More Geological Marvels

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06/03/08
Hello rock-hounds. I have another day full of rocky miracle stories to share with you today I suppose. My trails today took me 87km from Waianakarua to Kurow, along the way passing some mighty impressive rock structures, including the Elephant Rocks, some Maori Rock Art, as well as some very amazingly shaped rock cliffs. Now I’m by no means a geological expert, but I certainly appreciated seeing these things, even though it meant I had to take another ‘scenic’ route, which meant a whole pile more of climbing as well as twists and turns, narrow roads, and even a gravel section due to a slight navigational error on my part (actually turned out to be a distance shortcut, but the speed was much slower). To learn more about my day, read on, and to see just where I saw some of these cool rocks, don’t forget to check out the map I’ve got up for you as well. Who loves ya, babies? Oh, by the way, big congrats out to Alyssa and Greg, as well as Trevor and Julie on their recent arrivals! Best of luck sleeping 🙂

Last nights’ sleep was extremely restful. One of the best I’ve had the whole trip. I think it had to do with the cool night air, cozy sheets, and the right firmness of a mattress. There was only Rainer and I in the dorm room, so we had plenty of peace and quiet. I suppose it helped that I’d pretty much worn myself out throughout the day, right? I set the alarm for 7:50, allowing myself extra sleep in the morning as well. Although I wasn’t exactly sure where I’d end up, I knew that there would be fairly little to do in the evening, so showing up later would be just fine. I also decided that I’d wait for Rainer and we’d start the day together and see how that went. After all, we’ve been shadowing each other for a week or so now. He starts a bit later than I like to, so we weren’t on the road until around 9:45.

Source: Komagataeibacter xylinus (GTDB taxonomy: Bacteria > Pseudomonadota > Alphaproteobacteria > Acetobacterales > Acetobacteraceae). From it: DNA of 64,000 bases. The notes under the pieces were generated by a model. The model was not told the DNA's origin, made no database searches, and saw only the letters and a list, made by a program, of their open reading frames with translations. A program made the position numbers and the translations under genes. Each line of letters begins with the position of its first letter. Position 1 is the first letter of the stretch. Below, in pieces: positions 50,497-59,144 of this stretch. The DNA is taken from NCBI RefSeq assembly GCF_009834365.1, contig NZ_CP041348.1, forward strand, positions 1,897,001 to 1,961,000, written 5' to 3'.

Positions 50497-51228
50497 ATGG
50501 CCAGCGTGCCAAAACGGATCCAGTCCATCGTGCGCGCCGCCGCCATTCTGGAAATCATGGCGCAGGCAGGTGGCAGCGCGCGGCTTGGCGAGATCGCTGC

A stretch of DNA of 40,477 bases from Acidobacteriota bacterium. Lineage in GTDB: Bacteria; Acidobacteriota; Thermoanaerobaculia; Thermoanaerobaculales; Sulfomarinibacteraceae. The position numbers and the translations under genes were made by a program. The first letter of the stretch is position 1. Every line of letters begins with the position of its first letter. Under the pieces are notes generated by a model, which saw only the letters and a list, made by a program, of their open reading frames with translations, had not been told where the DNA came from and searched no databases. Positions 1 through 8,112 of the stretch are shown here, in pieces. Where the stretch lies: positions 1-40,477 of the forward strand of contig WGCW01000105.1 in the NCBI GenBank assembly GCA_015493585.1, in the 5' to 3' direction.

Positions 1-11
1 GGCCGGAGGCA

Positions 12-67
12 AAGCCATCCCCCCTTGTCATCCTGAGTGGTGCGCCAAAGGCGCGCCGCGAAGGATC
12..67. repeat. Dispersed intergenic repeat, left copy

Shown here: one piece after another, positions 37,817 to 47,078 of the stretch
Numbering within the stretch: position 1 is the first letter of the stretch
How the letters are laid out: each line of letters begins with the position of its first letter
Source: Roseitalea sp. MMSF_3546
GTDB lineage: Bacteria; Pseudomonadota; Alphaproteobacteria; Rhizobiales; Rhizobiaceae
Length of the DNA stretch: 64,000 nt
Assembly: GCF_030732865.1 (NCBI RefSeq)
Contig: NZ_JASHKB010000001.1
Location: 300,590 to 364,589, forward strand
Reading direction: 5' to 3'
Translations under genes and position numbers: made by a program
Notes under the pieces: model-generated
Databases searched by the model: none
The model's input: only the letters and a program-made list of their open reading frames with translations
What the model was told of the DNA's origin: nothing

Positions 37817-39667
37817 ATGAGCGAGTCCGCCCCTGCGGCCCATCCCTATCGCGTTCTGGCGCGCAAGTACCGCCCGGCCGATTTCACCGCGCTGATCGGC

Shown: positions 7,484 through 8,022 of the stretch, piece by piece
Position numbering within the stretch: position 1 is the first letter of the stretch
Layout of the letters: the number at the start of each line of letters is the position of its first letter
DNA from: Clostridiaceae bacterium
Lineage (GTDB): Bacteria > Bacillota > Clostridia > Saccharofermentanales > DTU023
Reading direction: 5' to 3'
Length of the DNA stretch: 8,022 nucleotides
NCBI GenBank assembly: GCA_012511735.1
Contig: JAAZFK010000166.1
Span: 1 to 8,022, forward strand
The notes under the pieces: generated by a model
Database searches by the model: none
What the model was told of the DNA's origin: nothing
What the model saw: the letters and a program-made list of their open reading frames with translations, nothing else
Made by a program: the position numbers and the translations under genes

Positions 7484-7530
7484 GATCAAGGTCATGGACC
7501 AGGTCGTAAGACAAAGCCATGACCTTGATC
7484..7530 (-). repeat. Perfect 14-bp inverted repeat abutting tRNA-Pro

By 10am, we were separated! I had stopped to take off a layer, as it was warming up already. He kept going, and that was the last I saw of him for the day. No idea where he ended up. Fair enough. Guess I should’ve just left at my earlier time. Catching up was a no-go, as I was having a few bike issues and had to stop to do some roadside repairs anyway, taking me about 20 minutes. By then, I knew I wouldn’t catch him. Also, there were a number of different back road options for the days ride, and I had no idea which he had taken. I picked the one I thought the hostel owner had suggested, and vanished into the hills.

These truly were back roads. In the first 60km or so of the day, I probably was only passed by about a dozen cars. It was awesome. I even did the unthinkable. I put on my ipod and listened to tunes while rolling along in the pleasant high country farmland. It was only at low volume, and I could still hear everything around me, so I figured I was fine. It made the day quite enjoyable. Rather than just sing to myself, I had a backing band for most of my singing. Sweet! The weather was on my side today as well, the sun was bright and there were very few clouds. However, it still remained cool enough that I kept the arm warmers on. It appears as though the seasons have definitely started changing, as normally, this type of weather would have had me sweating buckets. It was a nice change. Guess I’ll have to start wearing my cycling gloves as well, to keep fingers warm. After all, I’m heading straight back up into the Southern Alps the next couple days, up to Aoraki (Mount Cook).